# cyclic redundancy check

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## cyclic redundancy check

[′sīk·lik ri′dən·dən·sē ‚chek]
(computer science)
A block check character in which each bit is calculated by adding the first bit of a specified byte to the second bit of the next byte, and so forth, spiraling through the block.
McGraw-Hill Dictionary of Scientific & Technical Terms, 6E, Copyright © 2003 by The McGraw-Hill Companies, Inc.

## cyclic redundancy check

(algorithm)
(CRC or "cyclic redundancy code") A number derived from, and stored or transmitted with, a block of data in order to detect corruption. By recalculating the CRC and comparing it to the value originally transmitted, the receiver can detect some types of transmission errors.

A CRC is more complicated than a checksum. It is calculated using division either using shifts and exclusive ORs or table lookup (modulo 256 or 65536).

The CRC is "redundant" in that it adds no information. A single corrupted bit in the data will result in a one bit change in the calculated CRC but multiple corrupted bits may cancel each other out.

CRCs treat blocks of input bits as coefficient-sets for polynomials. E.g., binary 10100000 implies the polynomial: 1*x^7 + 0*x^6 + 1*x^5 + 0*x^4 + 0*x^3 + 0*x^2 + 0*x^1 + 0*x^0. This is the "message polynomial". A second polynomial, with constant coefficients, is called the "generator polynomial". This is divided into the message polynomial, giving a quotient and remainder. The coefficients of the remainder form the bits of the final CRC. So, an order-33 generator polynomial is necessary to generate a 32-bit CRC. The exact bit-set used for the generator polynomial will naturally affect the CRC that is computed.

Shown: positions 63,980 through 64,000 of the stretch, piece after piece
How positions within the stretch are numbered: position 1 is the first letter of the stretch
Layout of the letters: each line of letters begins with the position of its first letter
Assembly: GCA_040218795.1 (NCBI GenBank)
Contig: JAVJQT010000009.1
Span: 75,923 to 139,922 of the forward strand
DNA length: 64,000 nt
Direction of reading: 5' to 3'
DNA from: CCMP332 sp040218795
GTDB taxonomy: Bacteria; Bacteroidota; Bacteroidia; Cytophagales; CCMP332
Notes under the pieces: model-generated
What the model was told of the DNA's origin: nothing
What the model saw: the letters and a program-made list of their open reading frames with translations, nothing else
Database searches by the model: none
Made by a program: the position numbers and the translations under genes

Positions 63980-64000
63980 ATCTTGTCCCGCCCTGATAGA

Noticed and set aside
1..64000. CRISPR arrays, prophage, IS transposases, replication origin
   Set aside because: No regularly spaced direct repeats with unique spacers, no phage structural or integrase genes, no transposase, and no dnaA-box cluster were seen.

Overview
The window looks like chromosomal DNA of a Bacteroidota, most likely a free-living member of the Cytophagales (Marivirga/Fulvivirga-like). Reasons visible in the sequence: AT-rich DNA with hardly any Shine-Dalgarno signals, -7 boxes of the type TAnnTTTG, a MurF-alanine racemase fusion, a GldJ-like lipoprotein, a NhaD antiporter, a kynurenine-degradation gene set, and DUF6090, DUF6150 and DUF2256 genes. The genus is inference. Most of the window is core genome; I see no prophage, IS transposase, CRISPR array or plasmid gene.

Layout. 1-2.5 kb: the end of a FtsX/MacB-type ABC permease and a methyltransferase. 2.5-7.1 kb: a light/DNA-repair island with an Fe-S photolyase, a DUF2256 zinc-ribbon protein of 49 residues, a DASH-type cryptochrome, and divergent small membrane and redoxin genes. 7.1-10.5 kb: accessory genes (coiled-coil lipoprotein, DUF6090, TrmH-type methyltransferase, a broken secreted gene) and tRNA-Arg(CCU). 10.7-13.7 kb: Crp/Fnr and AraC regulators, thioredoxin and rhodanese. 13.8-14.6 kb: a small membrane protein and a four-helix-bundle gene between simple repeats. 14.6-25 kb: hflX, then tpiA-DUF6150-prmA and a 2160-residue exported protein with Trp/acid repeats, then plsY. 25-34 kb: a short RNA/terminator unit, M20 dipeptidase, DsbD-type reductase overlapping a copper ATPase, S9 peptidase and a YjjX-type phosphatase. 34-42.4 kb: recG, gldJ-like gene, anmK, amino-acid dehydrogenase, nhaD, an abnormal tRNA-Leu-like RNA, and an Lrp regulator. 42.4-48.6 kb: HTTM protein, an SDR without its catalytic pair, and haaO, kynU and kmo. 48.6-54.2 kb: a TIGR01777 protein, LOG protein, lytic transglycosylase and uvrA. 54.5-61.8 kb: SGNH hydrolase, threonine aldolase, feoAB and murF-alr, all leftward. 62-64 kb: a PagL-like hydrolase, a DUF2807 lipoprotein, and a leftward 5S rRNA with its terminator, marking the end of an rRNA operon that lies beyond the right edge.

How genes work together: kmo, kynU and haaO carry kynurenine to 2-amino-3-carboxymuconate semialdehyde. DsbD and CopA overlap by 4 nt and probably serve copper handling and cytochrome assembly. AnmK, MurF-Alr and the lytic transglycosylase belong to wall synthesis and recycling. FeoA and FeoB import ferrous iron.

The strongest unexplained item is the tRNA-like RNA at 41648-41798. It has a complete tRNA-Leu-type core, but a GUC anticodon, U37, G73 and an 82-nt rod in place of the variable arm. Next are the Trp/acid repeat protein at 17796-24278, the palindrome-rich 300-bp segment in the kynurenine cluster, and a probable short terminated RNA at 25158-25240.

Most CRC implementations seem to operate 8 bits at a time by building a table of 256 entries, representing all 256 possible 8-bit byte combinations, and determining the effect that each byte will have. CRCs are then computed using an input byte to select a 16- or 32-bit value from the table. This value is then used to update the CRC.

Ethernet packets have a 32-bit CRC. Many disk formats include a CRC at some level.
References in periodicals archive ?
With the introduction of Ultra160 SCSI, three key technologies were introduced and include dual-edge clocking, domain validation, and cyclic redundancy check (CRC).
It provides the header information and 8-bit/10-bit encoding/decoding, along with cyclic redundancy check (CRC) and scrambling.
CRC (Cyclic redundancy check): CRC is an algorithm that provides improved data reliability for the parallel SCSI bus.
Ultra3 SCSI has six new features in its specification, including Double Transition Clocking (DTC), Cyclic Redundancy Check (CRC), Domain Validation, Protection for Asynchronous Information Phase (AIP), Packetization, and Quick Arbitration and Selection (QAS).

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